NAWCA: The North American Wetlands Conservation Act (NAWCA), passed in 1989, provides matching grants to carry out wetlands conservation projects in the United States, Canada, and Mexico. As the last reauthorization of NAWCA expired in 2012, the Senate and the House have both introduced legislation to reauthorize NAWCA. WATERFOWL STAMP: Federal Migratory Bird Hunting and Conservation Stamps were established in 1934 and have provided conservation funding to six million acres of waterfowl habitat across the United States. The stamp’s price was raised in 1991 to $15, and in 2014 was raised to $25 with the passage of the Federal Duck Stamp Act. E-DUCK STAMP: Electronic duck stamps are convenient because they can be purchased from a personal computer as opposed to a brick-and-mortar distributor. Following a successful pilot program, support for electronic duck stamps has grown. In 2014, the Permanent Electronic Duck Stamp (H.R. 1206) passed, authorizing states to sell duck stamps online.
NORTH AMERICAN WETLANDS CONSERVATION ACT
Enacted in 1989 to support the North American Waterfowl Management Plan through cost-sharing, NAWCA provides partnership and challenge grants for conservation projects. The program requires every federal dollar provided through NAWCA to be matched by one dollar from non-federal sources; the program is often matched 3 to 1 by non-federal funding. Grants encourage public-private partnerships to restore wetlands, enhance water availability, reduce soil erosion, and often improve recreational opportunities. With $4 billion in grants and matching funds, NAWCA has joined over 5,000 landowners, industries, and state and local governments together, provided funding for 2,000 projects in 27 million acres across all 50 states, and supported 7,500 workers.
The North American Wetlands Conservation Extension Act introduced by Congressional Sportsmen’s Caucus (CSC) Vice-Chair Representative Rob Wittman (VA) and CSC member Senator David Vitter (LA), reauthorizes NAWCA through fiscal year 2017. This language is also included as a provision in the Bipartisan Sportsmen’s Act of 2014 sponsored by CSC Co-Chair Senator Kay Hagan and CSC member Senator Lisa Murkowski.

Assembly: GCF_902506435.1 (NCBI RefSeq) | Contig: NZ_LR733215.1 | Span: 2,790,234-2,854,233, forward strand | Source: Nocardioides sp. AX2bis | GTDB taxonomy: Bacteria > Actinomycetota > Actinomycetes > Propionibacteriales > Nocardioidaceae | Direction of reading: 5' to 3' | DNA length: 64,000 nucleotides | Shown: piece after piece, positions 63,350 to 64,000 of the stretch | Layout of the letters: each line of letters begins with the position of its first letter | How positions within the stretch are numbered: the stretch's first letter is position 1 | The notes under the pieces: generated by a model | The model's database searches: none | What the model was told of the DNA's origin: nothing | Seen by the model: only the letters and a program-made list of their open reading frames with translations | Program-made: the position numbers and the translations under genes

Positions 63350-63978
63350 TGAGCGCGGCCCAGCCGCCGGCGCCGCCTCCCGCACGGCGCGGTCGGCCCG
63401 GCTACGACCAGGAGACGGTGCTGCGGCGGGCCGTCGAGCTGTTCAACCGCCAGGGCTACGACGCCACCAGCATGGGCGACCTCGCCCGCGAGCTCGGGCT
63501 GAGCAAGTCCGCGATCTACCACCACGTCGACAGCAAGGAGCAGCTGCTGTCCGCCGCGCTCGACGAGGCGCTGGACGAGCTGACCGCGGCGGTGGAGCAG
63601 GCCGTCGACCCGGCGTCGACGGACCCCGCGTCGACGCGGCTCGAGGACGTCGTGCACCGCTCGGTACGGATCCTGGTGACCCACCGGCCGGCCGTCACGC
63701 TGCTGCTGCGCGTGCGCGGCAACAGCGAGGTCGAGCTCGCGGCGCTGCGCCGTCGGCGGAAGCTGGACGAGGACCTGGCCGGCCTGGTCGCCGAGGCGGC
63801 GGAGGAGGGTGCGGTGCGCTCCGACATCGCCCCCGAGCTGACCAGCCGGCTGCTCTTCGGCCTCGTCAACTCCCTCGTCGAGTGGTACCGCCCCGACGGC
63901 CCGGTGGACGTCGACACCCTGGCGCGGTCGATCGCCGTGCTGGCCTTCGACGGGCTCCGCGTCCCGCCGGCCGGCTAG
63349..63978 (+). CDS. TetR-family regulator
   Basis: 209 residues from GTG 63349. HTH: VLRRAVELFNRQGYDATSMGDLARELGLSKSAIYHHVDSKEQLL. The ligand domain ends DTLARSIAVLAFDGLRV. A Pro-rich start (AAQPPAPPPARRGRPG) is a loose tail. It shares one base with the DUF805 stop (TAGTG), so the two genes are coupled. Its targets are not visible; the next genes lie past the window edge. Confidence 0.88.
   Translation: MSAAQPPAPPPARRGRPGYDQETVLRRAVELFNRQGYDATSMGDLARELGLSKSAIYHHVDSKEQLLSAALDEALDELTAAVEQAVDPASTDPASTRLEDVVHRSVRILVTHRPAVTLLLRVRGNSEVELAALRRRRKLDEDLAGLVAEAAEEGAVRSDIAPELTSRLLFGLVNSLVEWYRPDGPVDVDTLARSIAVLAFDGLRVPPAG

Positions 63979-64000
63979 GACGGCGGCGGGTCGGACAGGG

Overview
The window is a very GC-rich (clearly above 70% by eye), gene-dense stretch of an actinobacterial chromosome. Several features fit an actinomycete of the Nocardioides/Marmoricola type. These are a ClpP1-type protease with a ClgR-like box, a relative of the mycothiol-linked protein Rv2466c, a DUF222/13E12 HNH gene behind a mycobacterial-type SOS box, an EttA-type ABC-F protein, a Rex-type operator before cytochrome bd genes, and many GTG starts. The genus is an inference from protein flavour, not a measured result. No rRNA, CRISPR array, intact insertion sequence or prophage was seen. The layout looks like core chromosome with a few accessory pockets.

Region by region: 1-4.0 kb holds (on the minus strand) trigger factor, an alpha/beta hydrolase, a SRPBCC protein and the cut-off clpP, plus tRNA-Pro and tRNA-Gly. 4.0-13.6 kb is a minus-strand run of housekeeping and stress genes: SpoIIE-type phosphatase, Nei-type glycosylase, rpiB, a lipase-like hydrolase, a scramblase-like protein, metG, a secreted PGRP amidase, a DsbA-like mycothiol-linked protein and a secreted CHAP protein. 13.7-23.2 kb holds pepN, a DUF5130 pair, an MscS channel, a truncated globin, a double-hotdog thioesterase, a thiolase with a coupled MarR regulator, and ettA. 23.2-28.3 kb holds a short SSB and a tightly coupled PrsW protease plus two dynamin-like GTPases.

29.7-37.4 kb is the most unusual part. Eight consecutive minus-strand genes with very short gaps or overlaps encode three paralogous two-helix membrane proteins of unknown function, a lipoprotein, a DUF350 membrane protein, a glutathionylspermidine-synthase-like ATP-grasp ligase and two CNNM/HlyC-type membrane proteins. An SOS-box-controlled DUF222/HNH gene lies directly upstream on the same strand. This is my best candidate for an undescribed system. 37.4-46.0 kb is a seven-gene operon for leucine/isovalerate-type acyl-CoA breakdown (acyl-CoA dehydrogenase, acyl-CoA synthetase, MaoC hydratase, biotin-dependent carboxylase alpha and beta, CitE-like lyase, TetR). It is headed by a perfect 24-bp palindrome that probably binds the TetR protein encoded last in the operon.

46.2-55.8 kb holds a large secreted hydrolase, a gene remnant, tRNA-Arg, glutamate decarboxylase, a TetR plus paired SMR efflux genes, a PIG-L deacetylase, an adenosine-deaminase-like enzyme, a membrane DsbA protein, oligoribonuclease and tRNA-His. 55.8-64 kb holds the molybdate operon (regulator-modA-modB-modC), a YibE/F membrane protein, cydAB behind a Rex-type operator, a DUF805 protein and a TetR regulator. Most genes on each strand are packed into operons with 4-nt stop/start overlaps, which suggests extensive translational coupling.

Federal duck stamps are annual permits sold to hunt migratory birds and allow entrance to National Wildlife Refuges. Revenues are deposited in the Migratory Bird Conservation Fund and later spent to secure wetlands for the National Wildlife Refuge System. Nearly one billion dollars has been collected since the federal duck stamp was first required in 1934. The Federal Duck Stamp Office reports that 98 percent of revenues from stamps are deposited in the Fund with the remaining 2 percent used to print and distribute stamps.
Beginning at a price of $1 in 1934, the cost of the federal duck stamp was increased in 1991 to $15, and most recently increased to $25 in 2014.
The Federal Duck Stamp Act (H.R. 5069 and S. 2621) amends the Migratory Bird Hunting and Conservation Stamp Act to increase the price of Migratory Bird Hunting and Conservation Stamps from $15 to $25 to “fund the acquisition of conservation easements for migratory birds.” Sponsored by CSC members Senator David Vitter (LA) and Representative John Fleming (LA), these bills secure additional wetlands for the National Wildlife Refuge System by increasing Migratory Bird Conservation Fund revenues by $120 million from 2015-2024, according to the Congressional Budget Office.
Since 1934, every hunter over the age of 16 has been required to purchase a federal duck stamp in order to hunt migratory waterfowl. The Electronic Duck Stamp Act of 2006 directed the Secretary of the Interior to conduct a pilot program for electronic Federal migratory bird hunting stamps that can be purchased from a personal computer. Eight states were included in the pilot program and sold more than 3.5 million stamps electronically. A report submitted to Congress in 2011 concluded that the E-Stamp proved to be practical and suggested strong support for expanding the program.
In December 2014, “Permanent Electronic Duck Stamp,” (H.R. 1206), was approved by Congress and signed into law by the President. This legislation, sponsored by Congressional Sportsmen’s Caucus (CSC) Vice-Chair Congressman Rob Wittman (VA), allows the Department of Interior to authorize states to sell duck stamps online which can be used immediately after purchase, avoiding an unnecessary trip to the Post Office or sporting goods store.
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What do you support as a means to either complement or enhance the funding state fish and wildlife agencies receive through the American System of Conservation Funding? (To learn more about the options below, visit CSF's issue briefs)Vote Here
- Increase the price of hunting and fishing licenses, tags, permits or stamps (8.97%)
- Create new species-specific stamps (e.g. trout stamp) (3.85%)
- Implement a conservation stamp for non-consumptive users (e.g. hikers, bikers, birdwatchers, etc.) that use state-owned lands (30.77%)
- Adopt a Conservation Sales Tax at the state level on all taxable goods, with the funds allocated for conservation projects (15.38%)
- Adopt a Dedicated Sales Tax on Outdoor Goods (a state-level tax on outdoor goods similar to the Wildlife and Sport Fish Restoration Programs) (23.08%)
- The creation of non-profit organization dedicated to raising funds for state wildlife agencies (17.95%)